BREAKING: Preconstruction platform ups ante with $22M Series B

BuildingConnected, a San Francisco-based digital construction software that company CEO Dustin DeVan has likened to LinkedIn for contractors, announced it closed $22 million in Series B funding led by Lightspeed Venture Partners, with participation from existing investors CrossLink Capital, Brick & Mortar Ventures, Homebrew, and Freestyle.

BuildingConnected co-founder and CEO, Dustin DeVan

BuildingConnected’s preconstruction platform is designed to save contractors time and money during the preconstruction phase by simplifying the bidding process and connecting hundreds of thousands of general contractors and subcontractors through its network. The platform is also used by real estate owners to locate general contractors and issue requests for proposals and prequalifications.

To date, BuildingConnected has raised $37.5 million in venture capital, including $8.5 Series A funding led by CrossLink Capital in 2015.

Lightspeed is a self-described “early-stage venture capital firm focused on accelerating disruptive innovation and trends in the enterprise and consumer sectors. Over the past two decades, the Lightspeed team has backed and helped build more than 300 companies globally, many of which have become market leaders.”

“I think Lightspeed’s investment demonstrates how our company is engaged in activities that are exceptionally unique to our industry,” DeVan said. “It also marks a major milestone for our entire team.”

BuildingConnected likely will invest funds in R&D. “Our goal is to become the No. 1 preconstruction platform for contractors in terms of establishing contracts, managing relationships analyzing bids, and managing assets in the field.”

Bid management interface on BuildingConnected’s platform

DeVan, who holds degrees in mechanical engineering and aeronautical science, co-founded BuildingConnected in 2012 after working six years for large construction companies such as Bechtel, Rudolph & Sletten, and XL Construction. His vision was to replace static contact databases with streamlined preconstruction bidding.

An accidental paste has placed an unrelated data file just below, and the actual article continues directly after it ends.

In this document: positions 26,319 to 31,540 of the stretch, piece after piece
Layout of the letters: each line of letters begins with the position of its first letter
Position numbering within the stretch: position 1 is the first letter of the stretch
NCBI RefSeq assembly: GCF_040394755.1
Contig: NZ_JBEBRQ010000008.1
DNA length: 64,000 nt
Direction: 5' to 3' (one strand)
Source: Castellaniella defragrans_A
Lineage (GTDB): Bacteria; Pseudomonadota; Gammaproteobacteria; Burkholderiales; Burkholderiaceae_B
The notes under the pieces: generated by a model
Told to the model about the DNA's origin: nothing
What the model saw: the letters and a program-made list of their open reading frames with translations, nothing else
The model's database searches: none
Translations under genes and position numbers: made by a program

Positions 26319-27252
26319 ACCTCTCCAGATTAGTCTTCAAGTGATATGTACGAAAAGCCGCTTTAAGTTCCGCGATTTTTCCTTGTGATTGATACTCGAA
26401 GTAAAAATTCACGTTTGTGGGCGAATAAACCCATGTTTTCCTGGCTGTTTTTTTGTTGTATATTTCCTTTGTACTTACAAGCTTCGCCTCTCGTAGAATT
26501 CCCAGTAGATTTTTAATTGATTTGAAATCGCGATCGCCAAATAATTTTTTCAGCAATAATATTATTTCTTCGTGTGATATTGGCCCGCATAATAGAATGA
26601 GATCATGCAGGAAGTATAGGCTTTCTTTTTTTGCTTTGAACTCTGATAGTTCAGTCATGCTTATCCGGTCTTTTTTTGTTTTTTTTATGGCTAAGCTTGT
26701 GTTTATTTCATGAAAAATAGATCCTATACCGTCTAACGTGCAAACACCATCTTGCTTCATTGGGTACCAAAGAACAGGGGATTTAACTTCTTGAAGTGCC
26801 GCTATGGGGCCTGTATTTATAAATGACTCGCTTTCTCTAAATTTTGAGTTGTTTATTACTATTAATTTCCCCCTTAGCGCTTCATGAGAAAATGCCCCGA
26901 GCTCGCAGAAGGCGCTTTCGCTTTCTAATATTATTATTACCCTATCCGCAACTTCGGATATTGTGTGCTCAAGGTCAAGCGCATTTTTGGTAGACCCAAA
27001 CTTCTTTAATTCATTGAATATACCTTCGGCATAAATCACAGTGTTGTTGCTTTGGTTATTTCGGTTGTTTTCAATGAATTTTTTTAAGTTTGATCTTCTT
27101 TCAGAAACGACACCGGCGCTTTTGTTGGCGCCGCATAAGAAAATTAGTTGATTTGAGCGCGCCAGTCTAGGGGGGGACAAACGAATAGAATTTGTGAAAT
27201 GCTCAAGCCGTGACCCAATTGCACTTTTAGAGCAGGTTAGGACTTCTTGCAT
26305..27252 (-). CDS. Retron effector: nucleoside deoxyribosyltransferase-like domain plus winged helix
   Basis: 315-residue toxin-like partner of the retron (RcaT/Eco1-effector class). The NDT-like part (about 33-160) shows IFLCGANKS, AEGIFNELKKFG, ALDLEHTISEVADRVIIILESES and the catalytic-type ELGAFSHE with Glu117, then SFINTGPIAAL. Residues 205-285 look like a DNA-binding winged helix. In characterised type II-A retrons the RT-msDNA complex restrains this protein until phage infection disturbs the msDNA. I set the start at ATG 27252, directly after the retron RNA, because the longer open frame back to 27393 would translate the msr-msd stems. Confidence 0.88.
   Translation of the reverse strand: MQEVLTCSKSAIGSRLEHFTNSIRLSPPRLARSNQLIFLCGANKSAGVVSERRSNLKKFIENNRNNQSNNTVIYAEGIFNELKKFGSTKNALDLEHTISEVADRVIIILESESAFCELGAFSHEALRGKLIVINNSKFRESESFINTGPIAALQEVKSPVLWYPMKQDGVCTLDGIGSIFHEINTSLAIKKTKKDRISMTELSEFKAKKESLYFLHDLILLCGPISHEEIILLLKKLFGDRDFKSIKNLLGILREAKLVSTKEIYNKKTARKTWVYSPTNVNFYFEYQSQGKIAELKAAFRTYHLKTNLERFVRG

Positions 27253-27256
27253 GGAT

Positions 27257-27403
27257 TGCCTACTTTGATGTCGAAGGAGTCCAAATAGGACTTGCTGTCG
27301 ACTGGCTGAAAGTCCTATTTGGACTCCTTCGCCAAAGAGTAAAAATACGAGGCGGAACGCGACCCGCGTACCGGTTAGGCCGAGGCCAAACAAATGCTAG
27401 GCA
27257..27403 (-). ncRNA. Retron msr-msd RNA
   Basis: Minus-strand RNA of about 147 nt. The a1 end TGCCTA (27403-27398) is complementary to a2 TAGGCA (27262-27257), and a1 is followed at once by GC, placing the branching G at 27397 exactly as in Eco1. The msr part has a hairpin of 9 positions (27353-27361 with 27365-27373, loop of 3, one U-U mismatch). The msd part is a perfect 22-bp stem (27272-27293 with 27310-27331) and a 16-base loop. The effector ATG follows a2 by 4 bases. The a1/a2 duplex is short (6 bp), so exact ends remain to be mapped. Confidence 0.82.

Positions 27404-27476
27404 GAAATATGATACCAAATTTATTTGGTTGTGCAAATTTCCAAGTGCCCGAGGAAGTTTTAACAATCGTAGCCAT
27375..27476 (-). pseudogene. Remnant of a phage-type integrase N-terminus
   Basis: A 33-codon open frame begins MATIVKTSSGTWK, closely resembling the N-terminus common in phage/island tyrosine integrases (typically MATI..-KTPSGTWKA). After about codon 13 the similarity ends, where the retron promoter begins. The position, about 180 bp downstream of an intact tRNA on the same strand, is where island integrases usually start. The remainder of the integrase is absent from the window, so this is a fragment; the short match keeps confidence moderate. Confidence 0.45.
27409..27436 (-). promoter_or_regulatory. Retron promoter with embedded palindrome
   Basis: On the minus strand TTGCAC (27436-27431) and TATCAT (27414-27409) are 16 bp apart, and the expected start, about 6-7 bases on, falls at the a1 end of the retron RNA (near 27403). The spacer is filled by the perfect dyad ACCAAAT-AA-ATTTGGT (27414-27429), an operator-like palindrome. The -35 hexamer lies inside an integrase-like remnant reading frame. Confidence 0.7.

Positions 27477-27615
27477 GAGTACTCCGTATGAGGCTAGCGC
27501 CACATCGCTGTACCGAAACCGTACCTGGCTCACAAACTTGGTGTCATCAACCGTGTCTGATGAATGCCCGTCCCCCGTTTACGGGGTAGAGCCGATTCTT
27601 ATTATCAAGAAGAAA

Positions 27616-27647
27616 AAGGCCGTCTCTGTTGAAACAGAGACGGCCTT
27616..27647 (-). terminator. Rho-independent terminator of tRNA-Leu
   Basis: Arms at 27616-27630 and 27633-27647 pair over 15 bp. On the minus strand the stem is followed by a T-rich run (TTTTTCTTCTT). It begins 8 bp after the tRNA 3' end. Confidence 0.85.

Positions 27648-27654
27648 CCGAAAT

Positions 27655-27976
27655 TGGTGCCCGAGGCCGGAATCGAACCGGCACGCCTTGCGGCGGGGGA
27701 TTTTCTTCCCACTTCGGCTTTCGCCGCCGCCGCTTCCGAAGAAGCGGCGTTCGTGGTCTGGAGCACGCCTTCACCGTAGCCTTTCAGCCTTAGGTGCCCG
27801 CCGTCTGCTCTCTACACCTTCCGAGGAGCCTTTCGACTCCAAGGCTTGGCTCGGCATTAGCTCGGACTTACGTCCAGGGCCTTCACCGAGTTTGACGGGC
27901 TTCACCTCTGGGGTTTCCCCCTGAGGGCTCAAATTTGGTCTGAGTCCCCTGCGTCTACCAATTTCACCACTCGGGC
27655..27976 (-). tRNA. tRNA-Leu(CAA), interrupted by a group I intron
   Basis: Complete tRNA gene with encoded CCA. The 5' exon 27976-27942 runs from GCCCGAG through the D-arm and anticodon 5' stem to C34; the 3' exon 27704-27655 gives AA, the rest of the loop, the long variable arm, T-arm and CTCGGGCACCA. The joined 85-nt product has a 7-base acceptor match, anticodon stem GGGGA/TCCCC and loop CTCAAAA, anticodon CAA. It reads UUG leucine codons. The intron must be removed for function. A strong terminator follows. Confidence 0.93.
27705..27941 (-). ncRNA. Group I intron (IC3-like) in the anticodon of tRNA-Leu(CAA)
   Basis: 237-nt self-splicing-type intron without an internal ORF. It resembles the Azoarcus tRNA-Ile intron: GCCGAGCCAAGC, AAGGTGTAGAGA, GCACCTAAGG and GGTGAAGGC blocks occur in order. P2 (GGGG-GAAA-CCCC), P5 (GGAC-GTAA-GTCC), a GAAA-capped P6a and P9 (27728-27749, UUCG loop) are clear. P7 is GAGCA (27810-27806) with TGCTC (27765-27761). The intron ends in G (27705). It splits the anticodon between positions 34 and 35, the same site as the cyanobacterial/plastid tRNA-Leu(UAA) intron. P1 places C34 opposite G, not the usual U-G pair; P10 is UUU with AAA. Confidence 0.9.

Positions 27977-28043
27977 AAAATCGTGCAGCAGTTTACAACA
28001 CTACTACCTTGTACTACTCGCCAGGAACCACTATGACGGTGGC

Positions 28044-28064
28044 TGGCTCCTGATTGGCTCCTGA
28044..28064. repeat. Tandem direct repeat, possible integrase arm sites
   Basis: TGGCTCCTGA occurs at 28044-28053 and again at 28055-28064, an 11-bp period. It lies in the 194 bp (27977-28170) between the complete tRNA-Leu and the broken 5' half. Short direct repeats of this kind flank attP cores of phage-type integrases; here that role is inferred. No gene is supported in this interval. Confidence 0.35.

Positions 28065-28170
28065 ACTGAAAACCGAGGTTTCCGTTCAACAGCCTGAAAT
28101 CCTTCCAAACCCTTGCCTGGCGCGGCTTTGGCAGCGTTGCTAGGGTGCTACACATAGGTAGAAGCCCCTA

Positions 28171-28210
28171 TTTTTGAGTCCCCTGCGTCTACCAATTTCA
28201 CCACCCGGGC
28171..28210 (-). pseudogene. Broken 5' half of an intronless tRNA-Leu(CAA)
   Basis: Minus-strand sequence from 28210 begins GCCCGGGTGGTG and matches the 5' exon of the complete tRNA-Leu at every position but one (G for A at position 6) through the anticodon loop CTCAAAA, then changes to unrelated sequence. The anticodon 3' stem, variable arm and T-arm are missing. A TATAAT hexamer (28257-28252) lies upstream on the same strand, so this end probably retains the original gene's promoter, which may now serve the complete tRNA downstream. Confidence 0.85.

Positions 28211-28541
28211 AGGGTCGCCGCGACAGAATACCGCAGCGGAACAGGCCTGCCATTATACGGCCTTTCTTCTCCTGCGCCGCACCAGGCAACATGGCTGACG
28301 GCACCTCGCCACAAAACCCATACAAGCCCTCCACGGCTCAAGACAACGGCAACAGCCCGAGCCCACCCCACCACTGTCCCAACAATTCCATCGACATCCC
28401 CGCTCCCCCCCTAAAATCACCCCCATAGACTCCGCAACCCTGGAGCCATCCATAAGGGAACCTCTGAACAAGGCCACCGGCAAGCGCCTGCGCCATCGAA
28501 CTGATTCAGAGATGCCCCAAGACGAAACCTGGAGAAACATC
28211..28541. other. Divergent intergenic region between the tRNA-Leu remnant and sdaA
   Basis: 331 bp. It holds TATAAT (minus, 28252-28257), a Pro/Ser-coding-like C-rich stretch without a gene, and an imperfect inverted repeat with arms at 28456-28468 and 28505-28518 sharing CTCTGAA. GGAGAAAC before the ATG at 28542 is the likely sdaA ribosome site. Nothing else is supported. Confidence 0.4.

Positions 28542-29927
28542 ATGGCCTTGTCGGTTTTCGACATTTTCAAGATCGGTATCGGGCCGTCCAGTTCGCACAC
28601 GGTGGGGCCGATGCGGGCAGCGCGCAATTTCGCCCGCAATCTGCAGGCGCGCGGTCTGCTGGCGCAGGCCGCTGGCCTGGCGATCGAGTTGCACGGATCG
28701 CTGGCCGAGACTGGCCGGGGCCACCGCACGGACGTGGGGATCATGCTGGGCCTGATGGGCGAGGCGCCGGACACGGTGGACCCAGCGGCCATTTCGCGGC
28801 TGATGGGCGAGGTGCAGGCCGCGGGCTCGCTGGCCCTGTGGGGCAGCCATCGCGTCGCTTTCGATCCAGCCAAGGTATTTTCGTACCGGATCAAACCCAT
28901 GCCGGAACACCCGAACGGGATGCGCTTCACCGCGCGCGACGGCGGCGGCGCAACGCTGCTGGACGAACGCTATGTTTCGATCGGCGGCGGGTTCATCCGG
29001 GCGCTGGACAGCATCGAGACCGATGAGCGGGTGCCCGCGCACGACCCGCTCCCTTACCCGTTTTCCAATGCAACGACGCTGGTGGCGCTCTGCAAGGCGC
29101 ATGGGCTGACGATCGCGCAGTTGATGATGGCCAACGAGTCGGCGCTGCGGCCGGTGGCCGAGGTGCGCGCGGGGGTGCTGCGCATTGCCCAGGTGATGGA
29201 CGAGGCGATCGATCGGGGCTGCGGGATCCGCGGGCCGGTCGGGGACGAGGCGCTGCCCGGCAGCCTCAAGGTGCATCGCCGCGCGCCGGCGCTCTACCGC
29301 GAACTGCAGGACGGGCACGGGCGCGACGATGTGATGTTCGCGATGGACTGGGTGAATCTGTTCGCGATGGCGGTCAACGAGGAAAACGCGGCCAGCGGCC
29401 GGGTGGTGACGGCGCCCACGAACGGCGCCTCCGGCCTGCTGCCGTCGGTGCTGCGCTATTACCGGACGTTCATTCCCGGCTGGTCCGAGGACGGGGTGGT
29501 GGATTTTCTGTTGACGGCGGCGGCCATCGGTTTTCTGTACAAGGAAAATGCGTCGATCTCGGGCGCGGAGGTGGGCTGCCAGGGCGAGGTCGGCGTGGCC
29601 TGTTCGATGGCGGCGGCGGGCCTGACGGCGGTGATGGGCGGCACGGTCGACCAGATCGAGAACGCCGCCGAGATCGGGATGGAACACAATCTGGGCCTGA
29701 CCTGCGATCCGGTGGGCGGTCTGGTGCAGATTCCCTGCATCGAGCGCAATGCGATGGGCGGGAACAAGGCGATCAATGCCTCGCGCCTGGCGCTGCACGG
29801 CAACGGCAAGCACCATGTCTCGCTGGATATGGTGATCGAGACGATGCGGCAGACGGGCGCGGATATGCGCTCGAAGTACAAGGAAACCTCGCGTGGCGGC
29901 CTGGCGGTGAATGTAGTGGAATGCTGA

“The problem is, databases often are outdated, with missing contacts, or they don’t include prospects for prequalification when contractors find themselves expanding into new geographic areas,” DeVan said.

BuildingConnected began building a database by soliciting free bidding profiles. Initial features included a streamlined bid management platform capable of creating projects in minutes and storing documents in a single location. The system also included a network to view subcontractor-managed files and save preferred contacts for future projects.

As BuildingConnected grew to more than 90 staff members and hundreds of thousands of users, so grew the breadth of the company’s offerings.

We’ve been following BuildingConnected since before their Series A, which we talked about in one of our very first episodes of Venture, above.

In 2015, the firm introduced several features intended to support quicker, smarter decision making, with add-ons ranging from performance analytics, historical cost data, and relationship tracking to prequalification forms, integrated cloud storage, non-disclosure agreements, and sealed bids.

“Our vision was very clear from the beginning,” DeVan said. “I can’t think of a single enhancement we’ve adopted that wasn’t on the original roadmap. We knew that of course users were going to want performance analytics and historical cost data. It was clear from the start.”

The Opportunity Manager interface for subs

In May 2017, BuildingConnected released Opportunity Manager, a CRM platform designed for subcontractors, that allows them to manage their bid opportunities — even ones outside of BuildingConnected — in one, consolidated place.

Its pipeline feature shows the status of each bid invitation, from those that have yet to be submitted, to those under review or awarded. It also includes real-time analytics to help subcontractors make informed business decisions.

“The number of U.S. subcontractors outnumbers general contractors 100 to 1, and yet no one builds software systems for them,” DeVan said. “We’re in the process of onboarding a select handful of initial users. So far, they’re loving it.”